Sramana Mitra: But it’s not up to you to respond. This gets into criminal law and order territory. It’s not up to private companies or citizens to respond to criminal behaviors. That is for governments and law authorities to act on it. >>>
According to a Gartner report, the Application Development market is projected to be worth $8.7 billion this year. An IDC report estimates the Collaborative Applications market to be worth $13.5 billion and the Project and Portfolio Management market to be worth $3.8 billion in 2015. Australian entry to the Billion Dollar Unicorn club Atlassian has established a strong presence in these markets and is now looking to list on the US Stock exchange.
Jerry discusses high availability infrastructures in cloud computing.
Sramana Mitra: Let’s start by introducing our audience to you as well as to the company.
Jerry Melnick: I’m the CEO and President of SIOS. I joined here about two and a half years ago. My background is in the areas of photonic computing and database systems. I came out of a Massachusetts-based startup known as Marathon Technologies. I came to SIOS because of the background that I saw here and the opportunity that was quite unusual and exceptional in terms of the fact that I could see that the product set here had an opportunity to meet a significant number of demands I had heard when I was in the space of photonic computing .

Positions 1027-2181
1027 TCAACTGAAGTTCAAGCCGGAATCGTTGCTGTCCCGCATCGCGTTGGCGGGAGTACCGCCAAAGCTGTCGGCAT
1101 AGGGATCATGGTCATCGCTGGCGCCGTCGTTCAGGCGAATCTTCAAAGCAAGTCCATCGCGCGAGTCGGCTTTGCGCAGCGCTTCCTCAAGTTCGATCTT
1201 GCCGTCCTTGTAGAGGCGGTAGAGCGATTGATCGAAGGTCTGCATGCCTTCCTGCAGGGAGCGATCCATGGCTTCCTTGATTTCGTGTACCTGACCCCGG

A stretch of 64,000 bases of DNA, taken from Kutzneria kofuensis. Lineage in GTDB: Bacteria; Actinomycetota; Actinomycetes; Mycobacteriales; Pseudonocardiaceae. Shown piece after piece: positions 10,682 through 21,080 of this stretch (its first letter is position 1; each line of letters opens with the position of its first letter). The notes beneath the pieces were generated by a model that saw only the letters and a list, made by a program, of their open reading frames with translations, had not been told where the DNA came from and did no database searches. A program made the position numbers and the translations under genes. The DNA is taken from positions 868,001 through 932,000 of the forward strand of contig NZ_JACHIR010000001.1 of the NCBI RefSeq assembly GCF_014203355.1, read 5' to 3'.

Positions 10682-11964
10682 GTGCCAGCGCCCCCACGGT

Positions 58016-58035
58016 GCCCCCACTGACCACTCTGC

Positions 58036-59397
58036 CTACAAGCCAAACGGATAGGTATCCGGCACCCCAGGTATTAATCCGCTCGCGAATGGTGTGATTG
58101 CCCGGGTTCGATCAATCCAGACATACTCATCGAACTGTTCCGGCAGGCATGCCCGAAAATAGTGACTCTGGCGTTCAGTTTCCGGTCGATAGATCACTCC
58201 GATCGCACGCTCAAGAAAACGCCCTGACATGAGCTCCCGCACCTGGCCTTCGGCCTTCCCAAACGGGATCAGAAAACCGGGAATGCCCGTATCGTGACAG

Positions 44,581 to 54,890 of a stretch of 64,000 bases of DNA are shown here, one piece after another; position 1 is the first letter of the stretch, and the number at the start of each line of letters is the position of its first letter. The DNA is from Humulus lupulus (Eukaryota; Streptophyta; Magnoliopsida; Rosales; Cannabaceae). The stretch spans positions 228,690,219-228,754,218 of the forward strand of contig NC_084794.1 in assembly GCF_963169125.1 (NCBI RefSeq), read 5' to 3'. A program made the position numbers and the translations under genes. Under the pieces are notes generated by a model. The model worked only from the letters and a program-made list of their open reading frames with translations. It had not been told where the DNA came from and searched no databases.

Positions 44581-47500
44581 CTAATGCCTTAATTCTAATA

The real value proposition for the high availability offering that SIOS Technology provides is around the ability to be very flexible in terms of the types of high availability app configurations that can be constructed and the relevance in today’s infrastructure. Just to back up a little bit more about SIOS itself, SIOS was originally known as a SteelEye Technology focused on high availability clustering to deliver high level SLAs. The company cut its teeth in its first real enterprise high availability capability for Linux. The company provided solutions for database systems and later Windows and SQL server. >>>